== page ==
Our exclusive story last week about Ottawa's Deputy Police Chief getting “doored” elicited a strong reaction from many of you. Among them was one email from an Ottawa man who cycles the streets with a camera attached to his helmet. He's recorded some pretty frightening close calls.

Pat Levesque is what one would call an endurance cyclist; he pedals about 10-thousand kilometers a year.  After so many close calls, he mounted a small camera on his helmet to help educate drivers and other cyclists.  Like one young man cycling on Laurier Street, who he passed, and advised him to stay a meter away from parked cars.  Just two blocks after issuing that warning, you can see on the video as a driver flings a door open in Levesque's path.  Levesque hops off his bike to talk to the driver.

“There was someone killed in downtown Ottawa,” he says to the motorist, “please remember next time to check your side mirror.”

That "someone" was Danielle Nacu, a young Ottawa woman killed on her commute to work in October of 2011 after was “doored.”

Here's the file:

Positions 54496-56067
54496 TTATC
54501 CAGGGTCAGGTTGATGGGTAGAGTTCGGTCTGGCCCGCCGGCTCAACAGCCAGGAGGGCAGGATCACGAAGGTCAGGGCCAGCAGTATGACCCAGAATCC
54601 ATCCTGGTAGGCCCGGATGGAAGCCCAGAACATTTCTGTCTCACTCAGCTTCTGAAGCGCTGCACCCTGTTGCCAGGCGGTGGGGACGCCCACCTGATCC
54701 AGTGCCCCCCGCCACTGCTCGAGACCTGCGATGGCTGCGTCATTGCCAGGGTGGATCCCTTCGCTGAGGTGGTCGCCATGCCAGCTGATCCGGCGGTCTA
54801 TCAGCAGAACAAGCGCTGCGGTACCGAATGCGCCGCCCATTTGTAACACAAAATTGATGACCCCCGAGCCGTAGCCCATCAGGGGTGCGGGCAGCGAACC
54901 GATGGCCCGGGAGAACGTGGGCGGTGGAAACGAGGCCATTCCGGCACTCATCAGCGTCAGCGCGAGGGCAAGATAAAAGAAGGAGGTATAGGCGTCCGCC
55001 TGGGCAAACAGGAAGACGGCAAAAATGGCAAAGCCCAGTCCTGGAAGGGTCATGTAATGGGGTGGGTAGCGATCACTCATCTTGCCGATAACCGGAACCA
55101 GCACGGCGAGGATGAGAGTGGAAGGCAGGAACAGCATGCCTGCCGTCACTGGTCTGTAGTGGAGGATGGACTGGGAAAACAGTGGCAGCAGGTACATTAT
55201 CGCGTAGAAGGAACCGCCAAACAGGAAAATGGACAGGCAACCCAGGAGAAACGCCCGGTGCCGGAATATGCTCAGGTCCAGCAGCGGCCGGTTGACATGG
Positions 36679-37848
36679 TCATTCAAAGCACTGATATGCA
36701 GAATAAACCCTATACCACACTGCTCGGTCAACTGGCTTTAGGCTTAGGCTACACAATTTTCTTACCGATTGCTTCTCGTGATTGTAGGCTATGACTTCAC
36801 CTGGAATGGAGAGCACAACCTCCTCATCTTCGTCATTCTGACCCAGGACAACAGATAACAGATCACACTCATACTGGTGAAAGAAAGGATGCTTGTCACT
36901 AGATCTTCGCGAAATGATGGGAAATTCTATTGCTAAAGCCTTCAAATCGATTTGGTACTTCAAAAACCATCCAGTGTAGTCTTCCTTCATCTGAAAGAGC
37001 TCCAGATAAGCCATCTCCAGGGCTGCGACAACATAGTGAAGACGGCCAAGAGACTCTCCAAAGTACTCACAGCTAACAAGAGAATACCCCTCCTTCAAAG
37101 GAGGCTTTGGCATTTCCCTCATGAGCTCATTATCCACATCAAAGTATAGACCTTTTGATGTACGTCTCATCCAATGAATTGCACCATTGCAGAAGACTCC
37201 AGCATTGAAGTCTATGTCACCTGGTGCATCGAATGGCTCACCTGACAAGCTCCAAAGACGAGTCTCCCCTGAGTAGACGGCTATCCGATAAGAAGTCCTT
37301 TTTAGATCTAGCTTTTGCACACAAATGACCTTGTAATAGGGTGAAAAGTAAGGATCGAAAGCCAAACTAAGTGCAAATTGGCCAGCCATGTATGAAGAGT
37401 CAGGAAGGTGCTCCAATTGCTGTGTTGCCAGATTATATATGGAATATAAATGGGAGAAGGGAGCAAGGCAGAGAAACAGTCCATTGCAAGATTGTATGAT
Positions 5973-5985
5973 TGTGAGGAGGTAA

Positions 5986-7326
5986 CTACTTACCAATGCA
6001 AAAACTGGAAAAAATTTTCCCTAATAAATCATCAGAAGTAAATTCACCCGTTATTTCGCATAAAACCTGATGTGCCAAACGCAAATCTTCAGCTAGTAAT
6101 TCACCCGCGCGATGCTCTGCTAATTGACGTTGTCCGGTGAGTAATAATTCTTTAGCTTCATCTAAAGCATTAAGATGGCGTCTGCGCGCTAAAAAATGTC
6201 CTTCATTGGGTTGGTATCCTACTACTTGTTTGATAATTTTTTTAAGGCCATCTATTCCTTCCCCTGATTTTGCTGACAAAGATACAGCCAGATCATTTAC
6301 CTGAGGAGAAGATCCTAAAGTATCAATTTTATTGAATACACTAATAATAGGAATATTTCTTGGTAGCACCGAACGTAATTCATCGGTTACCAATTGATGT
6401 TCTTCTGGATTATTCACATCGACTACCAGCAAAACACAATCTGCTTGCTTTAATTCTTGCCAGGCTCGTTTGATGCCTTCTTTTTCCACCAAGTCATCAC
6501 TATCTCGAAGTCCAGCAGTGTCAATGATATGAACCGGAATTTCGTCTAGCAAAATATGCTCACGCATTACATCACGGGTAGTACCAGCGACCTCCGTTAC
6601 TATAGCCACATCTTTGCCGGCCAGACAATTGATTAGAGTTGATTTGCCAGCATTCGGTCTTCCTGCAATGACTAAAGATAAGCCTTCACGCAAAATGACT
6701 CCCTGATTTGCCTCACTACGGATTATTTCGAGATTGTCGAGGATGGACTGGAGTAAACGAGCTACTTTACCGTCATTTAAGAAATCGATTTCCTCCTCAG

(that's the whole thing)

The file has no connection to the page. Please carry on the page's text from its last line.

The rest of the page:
Last week, it was the Deputy Police Chief Jill Skinner.

“A lady opened her door and jammed it into the side of my bike,” the Deputy Chief told CTV Ottawa.

Skinner “tweeted” about her experience.  Levesque uploaded his videos to YouTube.

"I think really shaming the driver, putting their license plate on YouTube,” says Levesque.  “These people need to be “outed” because of their dangerous driving.”

With the number of cyclists on the rise on our streets, so, too, is the number of incidents.  Citizens for Safe Cycling Ottawa is making this an election issue, urging the city to allocate $20 million a year on cycling, which represents 2.5% of the transportation budget.  According to the organization, Ottawa council invested $28 million in cycling over four years, or roughly $7 million a year.

Michael Powell speaks for Citizens for Safe Cycling, “We want to make sure the funding is there to build infrastructure for cyclists and invest in users who want to be on their bikes.”

The “I Bike, I Vote” campaign outlines measures it wants the next council to take to improve cycling in Ottawa, including linking spending on cycling infrastructure to ridership, supporting  “Vision Zero”, a city-free from cycling fatalities.

The full CFSC platform is available at www.bikeottawa.ca